The Village Bobby
is a poem published this week on the police forum
by member Primus356.
He goes on to say:
'Elsewhere in this forum there is section for Community Police Officers and for PCSOs. There is also mention of Neighbourhood Policing. These are government initiatives from "Let's Re-Invent the Wheel & Co Ltd" I don't know whether to laugh or cry.'
Coming from the 'smoke', I don't know much about the village bobby's role, but I reckon it'd be much the same as the big town's good old fashioned home beat officer.
In my short time we've had all manner of different initiatives to try and replace all the local knowledge lost during the heady days of 'Tenure'. When local communities lost thousands of years worth of combined local knowledge in one fell swoop. Mainly due to some shiny arse
deciding that if a constable had been at a station for over ten years, he was obviously loafing and needed to be moved to pastures new!
No kidding, the station I worked at during this time was left with no one with any serious local knowledge, we had coppers winkled out of all kinds of departments across town arriving for parade with cork lined top hats, capes, driving coats and all kinds of other weird out of date police uniform and equipment.
It wasn't just uniform that suffered, the department was decimated as well, although I must admit a smirk or two when I found out about a few certain individuals who had been posted back to uniform!
'We thought that in the best interest of your personal career development, you'd benefit from a posting to Stoke Newington.' 'But I've only got 18 months left guv, and I live and work in Croydon.' 'Sorry, are you still here, what did you say.....?'
Home Beats, Sector Teams, Community Teams, Borough Policing, PCSO's........ The list goes on.
One need look no further than The Peelian Principles
With all the talk recently about New York Style Policing
, I think the below may strike a chord with a few old enough to remember a time when they had a 'named' local police officer.The Village Bobby
With all this talk of urban crime that blights our city streets,
There's often little mention of more pastoral retreats.
As though our rural hamlets lay untroubled and immune,
With open doors and windows on a sunlit afternoon.
For those of us who live here, it's a far cry from the truth,
We have our own invaders and that element of youth.
Without respect or honour for the worthy and the wise,
Who contemplate retirement with suspicion in their eyes.
So is it any wonder that we dwell upon the past,
When the local village bobby held the situation fast?
He lacked the skills of Poirot or of Doctor Watson's chum,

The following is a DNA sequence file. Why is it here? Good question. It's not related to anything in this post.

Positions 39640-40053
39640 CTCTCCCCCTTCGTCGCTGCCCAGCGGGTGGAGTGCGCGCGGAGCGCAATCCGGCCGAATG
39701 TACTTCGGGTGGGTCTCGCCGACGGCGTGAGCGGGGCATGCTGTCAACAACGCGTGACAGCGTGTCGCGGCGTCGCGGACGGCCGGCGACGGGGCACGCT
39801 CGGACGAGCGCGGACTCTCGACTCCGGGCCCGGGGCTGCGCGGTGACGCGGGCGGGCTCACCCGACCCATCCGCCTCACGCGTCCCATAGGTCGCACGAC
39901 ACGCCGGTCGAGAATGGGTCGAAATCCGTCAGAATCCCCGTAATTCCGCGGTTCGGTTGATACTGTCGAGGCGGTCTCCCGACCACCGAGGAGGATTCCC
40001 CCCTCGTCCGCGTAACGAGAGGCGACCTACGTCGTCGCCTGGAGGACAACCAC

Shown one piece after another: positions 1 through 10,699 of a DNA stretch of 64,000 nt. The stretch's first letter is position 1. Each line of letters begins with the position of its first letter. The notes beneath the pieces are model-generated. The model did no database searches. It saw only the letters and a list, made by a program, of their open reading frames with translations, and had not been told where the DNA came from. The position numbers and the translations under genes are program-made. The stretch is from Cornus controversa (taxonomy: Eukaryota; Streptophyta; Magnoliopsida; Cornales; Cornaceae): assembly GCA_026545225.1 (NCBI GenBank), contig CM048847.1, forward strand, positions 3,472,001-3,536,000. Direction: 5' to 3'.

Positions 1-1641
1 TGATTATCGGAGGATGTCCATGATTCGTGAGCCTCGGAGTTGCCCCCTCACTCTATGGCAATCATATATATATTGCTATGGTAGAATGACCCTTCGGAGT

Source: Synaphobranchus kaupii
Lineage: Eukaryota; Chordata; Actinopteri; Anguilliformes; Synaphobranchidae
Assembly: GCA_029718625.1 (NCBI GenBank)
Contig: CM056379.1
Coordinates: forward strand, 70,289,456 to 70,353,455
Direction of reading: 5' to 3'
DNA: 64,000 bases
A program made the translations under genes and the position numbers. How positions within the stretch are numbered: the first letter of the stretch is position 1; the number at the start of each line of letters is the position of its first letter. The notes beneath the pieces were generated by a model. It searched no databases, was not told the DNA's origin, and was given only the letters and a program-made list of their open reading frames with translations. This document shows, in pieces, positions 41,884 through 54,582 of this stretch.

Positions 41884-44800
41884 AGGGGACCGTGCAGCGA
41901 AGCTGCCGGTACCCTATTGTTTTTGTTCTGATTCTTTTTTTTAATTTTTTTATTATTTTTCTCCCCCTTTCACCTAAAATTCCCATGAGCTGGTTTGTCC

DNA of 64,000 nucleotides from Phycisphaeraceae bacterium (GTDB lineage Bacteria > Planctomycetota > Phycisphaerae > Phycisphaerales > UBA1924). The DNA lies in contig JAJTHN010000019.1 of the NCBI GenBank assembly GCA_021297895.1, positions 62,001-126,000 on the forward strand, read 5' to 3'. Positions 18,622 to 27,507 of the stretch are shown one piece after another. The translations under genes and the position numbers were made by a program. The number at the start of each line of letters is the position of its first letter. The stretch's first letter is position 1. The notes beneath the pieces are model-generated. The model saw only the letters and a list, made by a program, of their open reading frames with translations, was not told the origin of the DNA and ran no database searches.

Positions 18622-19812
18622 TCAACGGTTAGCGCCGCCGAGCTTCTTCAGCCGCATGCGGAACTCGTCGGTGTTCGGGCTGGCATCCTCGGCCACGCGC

But the job for which we paid him was appropriately done.
He didn't crave technology to know the good and bad,
The idle rogue, the reprobate, the decent, honest lad.
He'd little need for subterfuge or a large, persuasive stick,
When a hand upon the shoulder was enough to do the trick.
He'd get to know his people and he'd get to know his patch,
More tuned to crime-prevention than the numbers he could catch.
He lived and worked among them without a place to hide,
Oh, yes, he wore the uniform, but they knew the man inside.
He'd get to know the farmers, with his bike against the wall,
Just a cup of tea, a social chat, an amicable call.
But he'd warm the seeds of willingness to tell him what they'd seen,
Of anything that failed to match normality's routine.
It wasn't 'them and us', back then, we all were in the force,
An unappointed back-up squad of limitless resource.
We walked the local bobby's beat in that enlightened day,
Yet, just when he was needed most, we found him whisked away.
No more the wave, no more the smile or meeting-place of hearts,
Just faceless, fleeting panda cars en route to foreign parts.
No more the local ear to bend with matters of concern,
And, in a while, the good-intentioned left the bridge to burn.
And, once that bridge was gone, despite the jargon and the toys,
The public's new perception was of traffic-chasing boys.
Who lacked the old-time wisdom and the time to be a friend,
Now the partnership was over, the alliance at an end.
You'll rarely see a copper, now, a long a country lane,
It's not his fault, he does his best but money rules the game.
And so they buy computer links and fail to understand,
That the finest link they ever had would shake you by the hand.
Now, when the evening shadows fall and problems cause a flap,
You make a phone-call, say your prayers, and hope they've got a map.
And, down the road, they'll pass a house their seniors ought to know,
That's where the local bobby lived, those many years ago.
Written in 1995 by a resident of a Cheshire Home in Cornwall.